(Airliners International Magazine-Summer 1973)

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      Post #57010, posted on 03-02-2015 GMT-5 hours    
      Very Interesting! The 1966 ad mentions green (which had to be turquoise since there was no true green yet) and an "off-color pink that no one seemed to know anything about". When I first read it I got the impression that he was addressing the short-lived lavender color. Even though the color did not last long, certainly quite a few customers did get to see it before it disappeared. The "lack of knowledge" about that shade (as per the ad) seems to reinforce this. Thank you very much to you and Chris for this excellent series of articles . . .

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      Post #57023, posted on 03-02-2015 GMT-5 hours    
      According to Ben (BI Preservation Group), Periwinkle Blue (Lavender) was dropped in October, before the November '65 "official" start to the Jellybean era, so not that many people did see it and he doesn't believe N7076 ever made scheduled flights in PB but there is at least (1) photo showing it among others at Dallas, so not so sure on that?




      John

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      Post #57028, posted on 03-02-2015 GMT-5 hours    
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      JEE3 :
      According to Ben (BI Preservation Group), Periwinkle Blue (Lavender) was dropped in October, before the November '65 "official" start to the Jellybean era, so not that many people did see it and he doesn't believe N7076 ever made scheduled flights in PB but there is at least (1) photo showing it among others at Dallas, so not so sure on that?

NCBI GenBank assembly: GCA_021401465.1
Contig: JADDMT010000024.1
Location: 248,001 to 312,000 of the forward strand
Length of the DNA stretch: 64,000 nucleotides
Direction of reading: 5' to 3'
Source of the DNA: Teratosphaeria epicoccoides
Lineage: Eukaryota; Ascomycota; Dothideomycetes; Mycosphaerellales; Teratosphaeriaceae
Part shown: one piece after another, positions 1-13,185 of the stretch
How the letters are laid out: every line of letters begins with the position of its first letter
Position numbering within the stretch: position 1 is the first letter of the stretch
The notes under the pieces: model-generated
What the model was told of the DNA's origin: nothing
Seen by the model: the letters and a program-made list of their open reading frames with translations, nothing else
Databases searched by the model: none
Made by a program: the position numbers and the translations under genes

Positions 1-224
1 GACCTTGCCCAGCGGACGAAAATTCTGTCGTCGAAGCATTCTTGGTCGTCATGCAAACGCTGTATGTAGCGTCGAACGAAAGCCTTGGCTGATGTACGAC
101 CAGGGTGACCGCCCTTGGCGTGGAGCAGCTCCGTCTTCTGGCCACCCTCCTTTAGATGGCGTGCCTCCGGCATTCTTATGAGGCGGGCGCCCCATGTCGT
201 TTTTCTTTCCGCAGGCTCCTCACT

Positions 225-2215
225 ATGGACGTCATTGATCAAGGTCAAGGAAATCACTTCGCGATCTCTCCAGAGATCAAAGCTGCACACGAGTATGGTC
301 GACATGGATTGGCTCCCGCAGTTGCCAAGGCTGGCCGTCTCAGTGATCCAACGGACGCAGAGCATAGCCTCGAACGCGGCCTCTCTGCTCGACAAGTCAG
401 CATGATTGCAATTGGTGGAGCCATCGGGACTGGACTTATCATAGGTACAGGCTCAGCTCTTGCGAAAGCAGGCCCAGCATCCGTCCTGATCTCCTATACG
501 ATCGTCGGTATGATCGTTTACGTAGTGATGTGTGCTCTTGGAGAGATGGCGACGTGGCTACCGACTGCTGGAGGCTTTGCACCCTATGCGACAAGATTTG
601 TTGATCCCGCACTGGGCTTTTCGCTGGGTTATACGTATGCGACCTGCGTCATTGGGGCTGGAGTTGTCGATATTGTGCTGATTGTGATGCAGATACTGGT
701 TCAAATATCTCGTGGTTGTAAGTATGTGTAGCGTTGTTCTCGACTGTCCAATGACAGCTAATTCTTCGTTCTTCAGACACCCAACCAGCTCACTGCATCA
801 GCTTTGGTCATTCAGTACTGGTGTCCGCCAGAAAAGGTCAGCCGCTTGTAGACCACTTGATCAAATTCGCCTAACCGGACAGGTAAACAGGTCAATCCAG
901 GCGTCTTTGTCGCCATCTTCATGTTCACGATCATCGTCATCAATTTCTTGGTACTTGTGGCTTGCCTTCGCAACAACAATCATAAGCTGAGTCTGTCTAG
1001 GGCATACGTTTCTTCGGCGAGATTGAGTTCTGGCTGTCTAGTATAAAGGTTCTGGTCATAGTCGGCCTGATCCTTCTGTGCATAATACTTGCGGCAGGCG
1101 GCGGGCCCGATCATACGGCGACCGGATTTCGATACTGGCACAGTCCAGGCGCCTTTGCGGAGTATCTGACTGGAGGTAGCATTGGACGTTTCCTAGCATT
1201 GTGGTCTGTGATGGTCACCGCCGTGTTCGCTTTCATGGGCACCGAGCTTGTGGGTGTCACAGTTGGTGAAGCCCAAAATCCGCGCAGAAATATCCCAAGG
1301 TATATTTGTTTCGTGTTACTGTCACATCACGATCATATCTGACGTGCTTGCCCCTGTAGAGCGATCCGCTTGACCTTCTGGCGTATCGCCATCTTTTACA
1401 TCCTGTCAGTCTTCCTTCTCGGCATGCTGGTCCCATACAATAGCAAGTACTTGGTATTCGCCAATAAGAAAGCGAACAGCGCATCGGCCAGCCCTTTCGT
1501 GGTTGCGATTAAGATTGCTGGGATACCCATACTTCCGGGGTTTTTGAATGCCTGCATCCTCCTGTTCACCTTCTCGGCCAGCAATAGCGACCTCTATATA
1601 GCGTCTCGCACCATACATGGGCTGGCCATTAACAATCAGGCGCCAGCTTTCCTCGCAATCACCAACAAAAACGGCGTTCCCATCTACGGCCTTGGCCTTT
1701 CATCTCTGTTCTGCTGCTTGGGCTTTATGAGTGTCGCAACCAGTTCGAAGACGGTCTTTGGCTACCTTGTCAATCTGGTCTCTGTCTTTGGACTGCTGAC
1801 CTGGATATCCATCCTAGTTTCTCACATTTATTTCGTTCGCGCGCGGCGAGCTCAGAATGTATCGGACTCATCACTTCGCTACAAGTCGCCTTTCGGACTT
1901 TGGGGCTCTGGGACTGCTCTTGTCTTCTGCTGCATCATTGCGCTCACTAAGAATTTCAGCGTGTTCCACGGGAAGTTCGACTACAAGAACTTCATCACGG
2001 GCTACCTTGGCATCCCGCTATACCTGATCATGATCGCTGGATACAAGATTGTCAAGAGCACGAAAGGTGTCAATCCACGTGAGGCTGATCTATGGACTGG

John

      True! I have seen conflicting information regarding this. Some sources say Lavender was "dropped within a month", while others say February 1966. If "within a month", was it within a month after painting, or after service?

      I fully realize that Ben has access to BI records and respect that. But only to provide contrasting info here . . .

      The Braniff Pages report that N7076 was permanently painted Lavender on Monday Sept. 27, 1965, photographed, then placed into service on Wed. the 29th of the same month on a route which did eventually take it into Mexico City. Strangely, they say it was officially revealed to the press on Sat. Nov. 6, 1965 (after it had been in service for over a month!?)

      The Braniff Pages reported that N7076 was repainted on February 1966 (from Lavender to Dark Blue) due to complaints about the color.

      On the one hand it sounds strange that the jet was not formally introduced to the public until over a month later. But on the other hand, it does not seem likely that it would have been taken out of service for over a month just to preserve the "secret" Solid Color - Braniff did not have a huge fleet of jets at that time and would have needed it. (Same would be true of BAC 1-11 N1544, the second to be permanently painted).

      Since we know that the Gov't. of Mexico had time to complain about the Lavender color, it sounds to me like the ship did see service as intended (albeit briefly), which means enough people saw it to cause a stir which then went up the "chain of command" from airport personnel to the government itself.

      But that is just my speculation. I'm just putting the information out there. I don't know which is more accurate . . .

      Hope this helps. Perhaps we can find out more . . . -Vince